However, environmental chemicals which bind to the TTR could be transported across the blood/brain barrier into the foetal brain, decreasing foetal brain T4 levels. Even minor reductions in T4 can have permanent, harmful effects on brain development. PCBs, flame retardants and pentachlorophenol have been found to bind to TTR.

In the foetal brain, oligodendrocyte development and cell myelination are also under TH control. Both are essential for synaptogenesis, which is particularly rapid during foetal development. PCBs have mimicked the effect of hypothyroidism in rat pups, affecting brain development.

Thyroid auto-immune disease: There is not a great deal of research into thyroid auto-immune disease (TAD). US data suggests that 7-8% of the US population is affected, while diagnosis of TAD coincides with evidence of general autoimmune dysfunction, with detection of antibodies relating to vitiligo, alopecia, multiple sclerosis, lupus and other autoimmune disorders. Research has associated PCB exposure with TAD antibodies, suggesting a link between the two, though presence of antibodies does not mean that autoimmune pathology is manifested.

Cardiovascular system: T3 and T4 thyroid hormones are very important for development of the cardiovascular and nervous system. Changes in circulating T3 and T4 levels can result in impaired intellectual development in children, especially during the first trimester of pregnancy where even sub-clinical hypothyroidism has been observed to result in reduced IQ scores and other effects.

Summary of thyroid disruption mechanisms

  1. Inhibiting uptake of iodide through the cell membrane of thyrocyte cells, and therefore production of thyroxine in the thyroid gland, by blocking the NIS transporter
  2. Inhibiting synthesis of thyroid hormones by inhibiting the action of thyroperoxidase enzyme
  3. Binding in place of thyroid hormones to the TTR transport protein in the bloodstream
  4. Altering hepatic phase 2 catabolism by glucuronosyltransferase and sulfotransferase metabolism of T3 and T4, altering the levels of active hormone
  5. Altering metabolism of T4 by deiodinase enzymes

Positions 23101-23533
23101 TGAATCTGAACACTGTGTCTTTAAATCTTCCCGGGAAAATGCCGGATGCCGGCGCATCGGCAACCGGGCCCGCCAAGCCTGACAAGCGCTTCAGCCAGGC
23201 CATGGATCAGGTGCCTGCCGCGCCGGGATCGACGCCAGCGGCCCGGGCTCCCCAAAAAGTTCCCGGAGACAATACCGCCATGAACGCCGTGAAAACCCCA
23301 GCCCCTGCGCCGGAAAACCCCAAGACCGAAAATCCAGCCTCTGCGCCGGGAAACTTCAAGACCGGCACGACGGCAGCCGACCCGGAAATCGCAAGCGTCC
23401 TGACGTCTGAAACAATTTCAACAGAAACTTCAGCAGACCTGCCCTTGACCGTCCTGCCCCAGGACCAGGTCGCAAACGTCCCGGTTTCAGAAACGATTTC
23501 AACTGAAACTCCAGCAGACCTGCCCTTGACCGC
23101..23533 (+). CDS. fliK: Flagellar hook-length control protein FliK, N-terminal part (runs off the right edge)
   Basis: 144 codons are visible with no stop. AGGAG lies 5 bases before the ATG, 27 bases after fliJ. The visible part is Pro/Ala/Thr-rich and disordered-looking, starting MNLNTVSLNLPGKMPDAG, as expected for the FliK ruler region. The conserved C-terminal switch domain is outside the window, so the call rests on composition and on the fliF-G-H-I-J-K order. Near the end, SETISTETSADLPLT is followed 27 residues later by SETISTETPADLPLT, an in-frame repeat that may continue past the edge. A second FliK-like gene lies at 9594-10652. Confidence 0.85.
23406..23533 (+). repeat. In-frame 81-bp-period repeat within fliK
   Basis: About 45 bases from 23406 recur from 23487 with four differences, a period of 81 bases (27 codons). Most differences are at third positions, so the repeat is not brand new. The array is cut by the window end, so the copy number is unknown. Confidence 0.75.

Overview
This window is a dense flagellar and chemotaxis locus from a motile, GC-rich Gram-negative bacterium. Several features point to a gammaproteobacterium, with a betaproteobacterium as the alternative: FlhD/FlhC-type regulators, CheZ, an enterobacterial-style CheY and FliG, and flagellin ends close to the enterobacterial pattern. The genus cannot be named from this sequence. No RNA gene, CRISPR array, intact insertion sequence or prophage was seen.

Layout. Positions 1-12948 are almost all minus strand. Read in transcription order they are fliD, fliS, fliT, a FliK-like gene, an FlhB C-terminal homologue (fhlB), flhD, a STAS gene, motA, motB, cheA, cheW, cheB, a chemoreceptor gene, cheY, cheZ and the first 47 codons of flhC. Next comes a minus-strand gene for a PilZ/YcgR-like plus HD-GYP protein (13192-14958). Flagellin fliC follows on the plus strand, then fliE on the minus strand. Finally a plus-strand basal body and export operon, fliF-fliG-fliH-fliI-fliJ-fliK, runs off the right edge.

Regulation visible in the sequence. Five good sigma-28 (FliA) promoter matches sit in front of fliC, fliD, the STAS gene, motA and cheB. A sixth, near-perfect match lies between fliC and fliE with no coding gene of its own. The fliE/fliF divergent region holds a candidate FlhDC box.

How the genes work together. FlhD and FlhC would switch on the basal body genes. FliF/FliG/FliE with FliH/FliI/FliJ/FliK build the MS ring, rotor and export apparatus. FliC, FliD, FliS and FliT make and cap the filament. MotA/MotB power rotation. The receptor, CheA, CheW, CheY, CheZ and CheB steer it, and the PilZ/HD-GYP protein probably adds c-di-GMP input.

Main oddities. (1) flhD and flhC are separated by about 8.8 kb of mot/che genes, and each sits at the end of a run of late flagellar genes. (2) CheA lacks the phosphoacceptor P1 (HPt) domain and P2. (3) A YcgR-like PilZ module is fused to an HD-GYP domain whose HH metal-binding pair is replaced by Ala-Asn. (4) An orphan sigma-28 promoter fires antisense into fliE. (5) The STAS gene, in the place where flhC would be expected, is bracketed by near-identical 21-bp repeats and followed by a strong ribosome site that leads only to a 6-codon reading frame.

6. Interfering with transport of thyroid hormones across cellular membranes blocking cellular receptors, in particular the TSH receptor.

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Chemicals known to alter thyroid homeostasis

Man-made chemicals which are relatively well-researched with regard to thyroid-disrupting effects are: PCBs, BPA, perchlorate, TCDD and PCDF (dioxins), pentachlorophenol (a breakdown product in the body of the pesticide hexachlorobenzene), triclosan and the PBDE flame retardants. Animal evidence of thyroid disruption exists for the phthalates DEHP, DnOP, DIDP, DNHP and DBP.

PCBs: Highly persistent, with 1.2 million tons manufactured and an estimated 0.4 million tons now in the environment. PCBs are no longer manufactured but found wide use in industrial coolant, paints, inks, plasticisers, flame retardants and caulking materials, among others. There have been few attempts at measuring levels of current exposure, though high levels have been found in US schools. They are ubiquitous in the environment and commonly found in people at varying levels.

PCBs and its hydroxylated metabolites bear particular structural similarity to T4. Studies of human exposure to PCBs and thyroid function suggest some PCB congeners can alter thyroid homeostasis. Higher concentrations of PCBs are associated with lower levels of circulating thyroid hormones. Findings are not entirely consistent, as exposure to PCBs has also been associated with higher levels of circulating thyroid hormones, while in others there is no change at all. Studies suggest that low-dose exposures have subtle effects on thyroid homeostasis, changing it but not predictably.

PBDE flame retardants: Banned in electronic goods in Europe, but still widely-present in furnishings meaning PBDE exposure is widespread, and potentially particularly high among toddlers because of their hand-to-mouth behaviours. Experiments on rodents have found that PBDE reduces circulating levels of THS. PBDE molecules with fewer bromine atoms seem to be more potent reducers of circulating T4. They are more structurally similar to T4 than PCBs.